Calling it a “historic” and “new” day and flanked by nearly all of South Carolina’s congressional delegation, South Carolina Gov. Nikki Haley appointed Rep. Tim Scott (R-SC) on Monday to fill outgoing Sen. Jim DeMint’s senate seat.
Scott said he would immediately focus on solving Washington’s spending problem and addressing its fiscal issues.
“We cannot address from Congress many of the issues and challenges that really affect Americans because that’s something that starts at home,” Scott said before noting that the one thing the federal government can control is putting its fiscal house in order.
“If you look at the problems of this country, they are spending problems primarily,” Scott said.
Haley, by law, had to appoint DeMint’s successor. She said while she was “saddened and surprised” when DeMint announced his resignation, Scott “understands the strength we need to have in our business community as we continue to focus on jobs.” Haley also said he has shown courage in standing up to the National Labor Relations Board when it tried to prevent Boeing from moving its plant to South Carolina.
Haley also said she appointed Scott because he is known for his fiscal conservatism and “knows the value of a dollar.”
Scott will have to run for a full six-year term in 2014; he acknowledged he has not won anything yet and was looking forward to introducing himself to South Carolina’s citizens.
Haley, though, expressed confidence that Scott would win his election in two years.
“I have no doubt he will fly through 2014,” Haley said. “The entire state understands this is the right U.S. senator for our state and our country.”
Haley also said she wanted to say, “as a minority female, Congressman Scott has earned this seat for the person that he is and the results he has shown.”
Both Haley and moderate Republican South Carolina Senator Lindsey Graham will be vulnerable to primary challengers in 2014. By appointing Scott, Haley wins the favor of conservatives who were clamoring for her to appoint Scott, in addition to getting potential support from Scott’s Charleston region.
Since conservatives are not likely to mount a challenge against Scott, Graham’s reelection chances could be strengthened if many of the state’s top conservatives decide to challenge Graham in 2014, which would split the anti-Graham vote.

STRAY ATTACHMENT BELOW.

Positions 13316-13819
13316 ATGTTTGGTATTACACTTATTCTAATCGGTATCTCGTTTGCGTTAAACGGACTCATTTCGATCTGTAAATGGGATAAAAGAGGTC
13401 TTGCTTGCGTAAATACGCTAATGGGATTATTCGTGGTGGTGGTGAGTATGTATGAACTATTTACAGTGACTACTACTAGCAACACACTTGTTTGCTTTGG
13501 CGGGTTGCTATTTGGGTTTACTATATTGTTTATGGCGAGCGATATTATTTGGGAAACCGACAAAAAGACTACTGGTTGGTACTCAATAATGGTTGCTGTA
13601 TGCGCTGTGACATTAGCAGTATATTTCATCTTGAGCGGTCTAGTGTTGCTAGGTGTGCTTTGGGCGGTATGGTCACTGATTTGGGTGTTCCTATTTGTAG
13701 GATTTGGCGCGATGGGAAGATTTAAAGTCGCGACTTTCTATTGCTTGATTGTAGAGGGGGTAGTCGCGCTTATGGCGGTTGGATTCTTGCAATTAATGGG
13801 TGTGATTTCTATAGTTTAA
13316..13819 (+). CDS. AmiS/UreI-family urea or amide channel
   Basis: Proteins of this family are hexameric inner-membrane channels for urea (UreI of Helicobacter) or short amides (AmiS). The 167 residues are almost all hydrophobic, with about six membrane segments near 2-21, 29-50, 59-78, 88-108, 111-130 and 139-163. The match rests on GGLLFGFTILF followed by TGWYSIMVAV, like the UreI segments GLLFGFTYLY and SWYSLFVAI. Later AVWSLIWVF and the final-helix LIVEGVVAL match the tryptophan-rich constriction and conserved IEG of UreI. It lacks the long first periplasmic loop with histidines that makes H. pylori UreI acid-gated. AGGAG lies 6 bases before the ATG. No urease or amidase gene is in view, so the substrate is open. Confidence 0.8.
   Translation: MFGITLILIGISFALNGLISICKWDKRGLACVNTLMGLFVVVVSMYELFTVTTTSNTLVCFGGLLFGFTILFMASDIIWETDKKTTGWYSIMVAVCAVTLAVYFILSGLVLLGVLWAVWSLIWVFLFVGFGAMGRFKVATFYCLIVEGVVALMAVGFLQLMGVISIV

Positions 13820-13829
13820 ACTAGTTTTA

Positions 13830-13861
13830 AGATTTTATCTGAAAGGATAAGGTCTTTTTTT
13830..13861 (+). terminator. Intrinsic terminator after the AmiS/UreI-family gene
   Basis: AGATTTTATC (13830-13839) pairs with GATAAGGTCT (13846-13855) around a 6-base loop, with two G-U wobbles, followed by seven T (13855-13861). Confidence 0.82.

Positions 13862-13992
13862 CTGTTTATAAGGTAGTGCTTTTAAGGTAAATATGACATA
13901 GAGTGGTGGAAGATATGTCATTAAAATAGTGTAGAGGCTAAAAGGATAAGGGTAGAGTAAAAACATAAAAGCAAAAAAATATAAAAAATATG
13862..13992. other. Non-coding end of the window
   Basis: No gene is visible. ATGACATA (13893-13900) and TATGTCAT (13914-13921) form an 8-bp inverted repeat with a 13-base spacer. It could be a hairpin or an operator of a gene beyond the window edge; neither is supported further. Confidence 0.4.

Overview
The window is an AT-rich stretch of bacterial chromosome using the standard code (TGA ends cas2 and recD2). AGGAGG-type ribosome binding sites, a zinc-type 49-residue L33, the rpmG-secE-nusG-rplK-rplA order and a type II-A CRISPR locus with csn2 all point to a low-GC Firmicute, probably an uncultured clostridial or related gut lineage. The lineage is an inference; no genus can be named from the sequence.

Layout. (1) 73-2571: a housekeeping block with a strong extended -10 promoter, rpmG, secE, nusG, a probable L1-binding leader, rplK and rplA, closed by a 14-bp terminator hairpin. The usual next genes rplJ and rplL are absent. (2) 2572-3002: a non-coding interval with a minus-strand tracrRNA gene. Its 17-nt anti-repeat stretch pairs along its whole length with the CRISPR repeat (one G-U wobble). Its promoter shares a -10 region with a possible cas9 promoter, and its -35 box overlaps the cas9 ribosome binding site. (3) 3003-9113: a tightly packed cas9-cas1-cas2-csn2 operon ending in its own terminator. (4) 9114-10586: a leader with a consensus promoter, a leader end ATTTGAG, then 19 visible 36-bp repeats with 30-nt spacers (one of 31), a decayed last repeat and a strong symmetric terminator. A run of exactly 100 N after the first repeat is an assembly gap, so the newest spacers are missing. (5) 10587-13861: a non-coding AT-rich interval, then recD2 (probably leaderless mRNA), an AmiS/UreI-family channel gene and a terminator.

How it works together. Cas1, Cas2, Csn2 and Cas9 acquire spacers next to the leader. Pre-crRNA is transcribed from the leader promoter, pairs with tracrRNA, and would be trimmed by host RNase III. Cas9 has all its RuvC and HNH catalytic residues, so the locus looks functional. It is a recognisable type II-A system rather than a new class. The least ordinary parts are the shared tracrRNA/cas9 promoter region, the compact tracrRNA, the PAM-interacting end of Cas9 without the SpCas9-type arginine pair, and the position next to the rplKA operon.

Scott’s mother, Frances, who played a key role in his upbringing, was at the appointment. Scott talked about how he loved his mother and was thankful “to the good lord and a strong mother.”
“My mother did not quit on me,” Scott said of his single mother who worked three jobs and 16 hours a day to keep her family off of welfare.
Scott also thanked the late John Moniz, the Chick-fil-A manager who became a mentor and father figure to Scott, for teaching him biblical and business principles that guide him to this day.
DeMint thanked Haley for appointing Scott.
“I knew Gov. Haley would put someone in this seat that we would all be proud of,” DeMint said, thanking Haley for her “faithfulness” to our cause.
And while Scott also said he could not fill DeMint’s shoes and was happy that DeMint now had a “bigger and broader and greater” opportunity to influence America from the Heritage Foundation, DeMint said Scott would be better than he was at carrying “the message of opportunity conservatism” in the Senate.
DeMint said “our country needs those positive, optimistic voices” like Scott’s to let Americans know that there is a way out of “the quagmire” the county faces.
Graham, at the press conference, said when “it comes to trying to explain what America is all about I cannot tell a better story than the story of Tim Scott.”
Graham said Scott “is a better person than politician and has a unique opportunity to inspire others” as South Carolina’s senator.
Scott, after telling single mothers to “not give up on your kids,” noted that while America faces its share of challenges, “the future is incredibly bright for America. He also said the future also looks “great in South Carolina and will reflect the good opportunities coming to our nation.”
When a reporter said he wanted to ask the “senator” a question, Scott, thinking the reporter was intending to address current Senators DeMint or Graham, began to step away from the podium. When the reporter said he was directing his question at “Senator Scott,” Scott, showing that the appointment has not quite sunk in yet, seemed genuinely moved and noted he was not officially a senator yet.
When asked how he would proceed, Scott said he would take the advice from his late friend and mentor John Moniz.